Despite of high prevalence of disorder eating attitude there is limited numbers of studies that have been conducted in Arab countries, particularly Saudi Arabia. Therefore, keeping in view the seriousness of problem on one hand and lack of knowledge of eating attitude on the other, the present study carried out in Arar city, KSA with following aim and objectives. 1. To determine the Prevalence of abnormal Eating attitude among adolescents girls. 2. To find out association of weight status, eating habits and age at menarche with eating attitudes among study population. 3. To find out associations between a range of socio-environmental factors and eating disorder among a sample of adolescent females.
Materials and Methods
Research Design: Cross-sectional Survey design was used to conduct this study.
Study site: For the purpose of study, Arar city of Kingdom Saudi Arabia was selected. Arar is located to the north-east of Saudi Arabia on the Iraqi border.
Study Population: Adolescents girls age range between 15-19 years were selected.
Research setting: Four schools were selected by stratified random sampling method by dividing city into specific zones, to ensure that the study was representative of the whole city. After identifying schools from each zone, school authorities were approached personally with the recommendation letter from deanship of research, Northern Border University, Arar and the purpose and nature of study was explained to them. Based on the consent and active cooperation of the school authorities: one school from each region were selected. Timetable of all the classes, sectionwise, were obtain from the authority for easy approachability and to avoid any academic interruption.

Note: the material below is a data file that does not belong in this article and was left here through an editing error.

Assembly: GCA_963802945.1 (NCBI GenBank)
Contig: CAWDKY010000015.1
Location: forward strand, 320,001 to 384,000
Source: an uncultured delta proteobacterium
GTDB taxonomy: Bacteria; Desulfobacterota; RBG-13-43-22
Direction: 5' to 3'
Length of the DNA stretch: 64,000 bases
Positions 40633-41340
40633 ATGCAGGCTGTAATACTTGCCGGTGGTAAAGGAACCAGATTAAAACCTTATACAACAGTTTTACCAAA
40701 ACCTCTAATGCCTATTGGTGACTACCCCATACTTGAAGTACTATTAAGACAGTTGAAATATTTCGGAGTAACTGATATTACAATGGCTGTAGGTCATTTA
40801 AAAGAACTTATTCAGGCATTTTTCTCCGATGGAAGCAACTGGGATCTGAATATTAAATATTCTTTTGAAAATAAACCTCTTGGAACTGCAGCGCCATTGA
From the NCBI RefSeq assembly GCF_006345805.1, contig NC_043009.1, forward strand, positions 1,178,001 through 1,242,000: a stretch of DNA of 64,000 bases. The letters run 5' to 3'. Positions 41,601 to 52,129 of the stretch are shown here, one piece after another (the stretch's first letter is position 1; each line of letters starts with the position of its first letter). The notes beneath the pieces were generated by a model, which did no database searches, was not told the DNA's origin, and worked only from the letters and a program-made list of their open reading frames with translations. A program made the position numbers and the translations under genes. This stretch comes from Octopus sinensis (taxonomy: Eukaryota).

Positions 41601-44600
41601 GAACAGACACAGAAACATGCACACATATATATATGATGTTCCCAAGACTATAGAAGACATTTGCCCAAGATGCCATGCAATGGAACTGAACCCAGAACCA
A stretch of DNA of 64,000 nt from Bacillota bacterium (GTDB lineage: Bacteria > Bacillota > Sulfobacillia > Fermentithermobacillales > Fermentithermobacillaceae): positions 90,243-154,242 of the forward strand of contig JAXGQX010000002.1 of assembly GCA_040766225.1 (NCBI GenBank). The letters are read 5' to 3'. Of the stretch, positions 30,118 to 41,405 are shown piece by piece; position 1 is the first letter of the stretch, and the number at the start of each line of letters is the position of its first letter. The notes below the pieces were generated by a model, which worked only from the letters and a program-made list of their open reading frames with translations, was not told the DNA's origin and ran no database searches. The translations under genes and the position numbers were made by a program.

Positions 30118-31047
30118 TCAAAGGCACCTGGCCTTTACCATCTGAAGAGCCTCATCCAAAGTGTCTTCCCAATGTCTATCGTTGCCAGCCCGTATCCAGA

Pilot study: Initial versions of the questionnaire and all the techniques for measurement anthropometrical examination were piloted on a set of 30 adolescent girls in Afaf international school for the purpose of getting the prevalence disordered eating and to test the efficiency of the questionnaire. Consequently, the content of the questionnaire was modified and minor changes were made in the method of gathering information about various variables of the study.
Sample Size: The study sample size of was calculated using the Cochran’s Formula
where, e is the desired level of precision (i.e. the margin of error), p is the (estimated) proportion of the population, q is 1 – p.